CINNAMON BEACH, LTD. PROPOSAL
FOR THE FREEPORT HOSPITAL SITE
Cinnamon Beach, Ltd., an Oceanside-based developer, is
proposing a residential complex with eight detached multi-family
structures, two-three stories high and each accommodating three
to six two-bedroom units. Depending on the number of units per-mitted
in each structure, the total number of units will range from
28 to 40. The plan suggests working with the Village to either ren-
ovate and re-use the existing two buildings on the property, (i.e.,
the main house and the carriage house) or, if necessary, demolish
the structures. The ownership of the units would be through a con-dominium
arrangement geared toward the market of individuals
55 years in age or older. Parking would be located in the center
_court with spaces for up to 70 cars.
The overall design would be a combination of Victorian and
Colonial styles with neutral tone facades in an effort to enable the
complex to blend in with the surrounding homes in the area, and
would retain the copper beech tree. The developer is offering a
purchase price of approximately $600,000 to $700,000, based on the
total number of residential units approved for construction by the
Village. The publ.ic presentation is scheduled for April 18, at 7:00 p.m.
035 L I AN '
Victorian Homes at Freeport Gardens
VICTORIAN HOMES AT
Deka Associates, Inc., is proposing a senior citizen cooperative
or condominium complex consisting.of-51 one-bedroom-units in.25.
semi-attached duplex frame residences arranged in clusters of
three to five units. The existing main house would be restored to
accommodate four residential units and five ground floor retail
suites geared to senior support services. The developer would add
an elevator to that building and would restore the carriage house
and design it for use as a senior community center. Parking would
be provided with 40 on-site spots, including four designated hand-icapped
The finished material on the new residential units, including
the trim, sashes, and doors, will be in keeping with a Victorian
motif. In addition, the brick facade and arches at the existing car-riage
house will be structurally enhanced and the brickwork
restored to a 'turn of the century' type appearance. The developer
also plans to retain the historic copper beech tree. The purchase
price offered is $825,000 and the public presentation is scheduled
for April 18, at 8:00 p.m.
anuaAV ueaDQ '°N 917
SPECIAL EDITION www.FreeportNY.com THE HOME OF CHAMPIONS
Mayor appoints Task Force;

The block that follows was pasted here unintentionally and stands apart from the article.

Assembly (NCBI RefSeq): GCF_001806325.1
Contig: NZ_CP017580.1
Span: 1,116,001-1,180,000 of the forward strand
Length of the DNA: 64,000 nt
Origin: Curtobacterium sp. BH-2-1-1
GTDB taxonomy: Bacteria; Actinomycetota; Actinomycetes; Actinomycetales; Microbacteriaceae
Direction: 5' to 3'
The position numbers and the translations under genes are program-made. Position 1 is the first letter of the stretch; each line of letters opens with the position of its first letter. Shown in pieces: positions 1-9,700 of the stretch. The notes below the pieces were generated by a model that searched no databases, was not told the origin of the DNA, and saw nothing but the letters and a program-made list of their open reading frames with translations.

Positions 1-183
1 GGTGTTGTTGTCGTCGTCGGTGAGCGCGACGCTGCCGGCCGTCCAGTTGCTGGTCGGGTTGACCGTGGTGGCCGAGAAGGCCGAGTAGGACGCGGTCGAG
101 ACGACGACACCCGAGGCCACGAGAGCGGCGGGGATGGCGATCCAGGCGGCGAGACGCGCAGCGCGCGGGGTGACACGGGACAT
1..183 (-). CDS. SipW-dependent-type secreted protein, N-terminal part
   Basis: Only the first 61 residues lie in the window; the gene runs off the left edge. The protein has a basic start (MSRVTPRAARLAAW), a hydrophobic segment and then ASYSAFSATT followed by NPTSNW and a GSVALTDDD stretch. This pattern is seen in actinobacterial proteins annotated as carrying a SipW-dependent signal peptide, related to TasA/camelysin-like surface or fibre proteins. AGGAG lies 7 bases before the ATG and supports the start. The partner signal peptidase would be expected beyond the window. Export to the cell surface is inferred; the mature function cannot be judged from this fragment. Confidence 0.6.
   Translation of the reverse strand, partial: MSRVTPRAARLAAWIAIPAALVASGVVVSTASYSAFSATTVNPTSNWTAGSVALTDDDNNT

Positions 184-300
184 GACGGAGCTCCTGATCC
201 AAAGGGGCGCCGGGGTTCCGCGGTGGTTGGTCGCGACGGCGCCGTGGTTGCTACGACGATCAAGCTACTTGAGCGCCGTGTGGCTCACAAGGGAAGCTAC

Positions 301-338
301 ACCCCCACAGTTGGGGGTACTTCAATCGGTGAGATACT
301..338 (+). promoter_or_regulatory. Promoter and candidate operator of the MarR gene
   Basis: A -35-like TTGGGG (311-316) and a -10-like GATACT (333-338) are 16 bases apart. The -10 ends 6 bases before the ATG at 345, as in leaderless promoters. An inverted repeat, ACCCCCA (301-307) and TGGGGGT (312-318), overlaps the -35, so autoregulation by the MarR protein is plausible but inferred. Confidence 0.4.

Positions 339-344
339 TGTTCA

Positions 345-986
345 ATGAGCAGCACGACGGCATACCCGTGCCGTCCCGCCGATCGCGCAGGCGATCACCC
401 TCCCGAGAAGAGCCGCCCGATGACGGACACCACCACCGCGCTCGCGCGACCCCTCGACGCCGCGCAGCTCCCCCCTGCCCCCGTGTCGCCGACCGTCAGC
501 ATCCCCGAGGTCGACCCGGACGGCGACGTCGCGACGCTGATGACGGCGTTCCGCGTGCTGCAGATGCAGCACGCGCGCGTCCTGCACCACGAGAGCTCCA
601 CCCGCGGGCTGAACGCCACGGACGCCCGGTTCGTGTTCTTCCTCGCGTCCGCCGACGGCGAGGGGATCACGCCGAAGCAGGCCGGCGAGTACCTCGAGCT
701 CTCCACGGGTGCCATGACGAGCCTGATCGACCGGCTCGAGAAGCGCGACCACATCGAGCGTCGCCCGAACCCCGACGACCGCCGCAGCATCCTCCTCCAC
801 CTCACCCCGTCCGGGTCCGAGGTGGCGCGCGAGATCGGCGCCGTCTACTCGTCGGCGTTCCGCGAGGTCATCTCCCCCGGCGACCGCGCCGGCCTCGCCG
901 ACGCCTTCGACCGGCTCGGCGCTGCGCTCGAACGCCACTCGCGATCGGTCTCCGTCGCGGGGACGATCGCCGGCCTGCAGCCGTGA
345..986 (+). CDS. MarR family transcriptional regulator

Schedules Hearings on
eight proposals for
Development of Former
Freeport Hospital Site
In response to a recent request for
proposals to develop the former
Freeport Hospital site, the Village has
received eight qualified proposals. All
eight will be carefully reviewed and
ranked by the nine-member Task Force
appointed by Mayor Bill Glacken con-sisting
of local residents, many of whom
are professional, business and civic lead-ers
in the community.
The eight proposals provide a vari-ety
of options to the Village for the
development of the two-acre property
located on South Ocean Avenue and
Archer Street between Merrick Road
and Atlantic Avenue. Among the plans
submitted by the various developers are
designs for residential units, Golden
Age housing, and co-operative and con-dominium
The task force members will consid-er
the various aspects of each proposal,
including each developer's ability to
provide a viable operation at the site,
the aesthetic appeal of each plan, the
overall structures proposed and
whether the development will reflect
the traditional character and historic
nature of the residential area through
its dimensions and construction. The
task force will also consider each devel-oper's
financial ability to carry out suc-cessfully
a project of this size.
Four public meetings have been
scheduled to enable all of the develop-ers
to make complete presentations of
their proposed projects to residents and
interested parties. The meetings will be
held on April 2nd and 3rd, and on April
16th and 18th, at 7:00 p.m. in the Main
Conference Room at Village Hall. Each
developer will be allowed 30 minutes
for the presentation, followed by a 30
minute question and answer period
from the task force members and the
general public, as time permits. The
Task Force will also accept written com-ments
from the public concerning the
proposals. Comments and questions
must be addressed to the Task Force
Chairperson, Ellen R. Kelly, at 46 North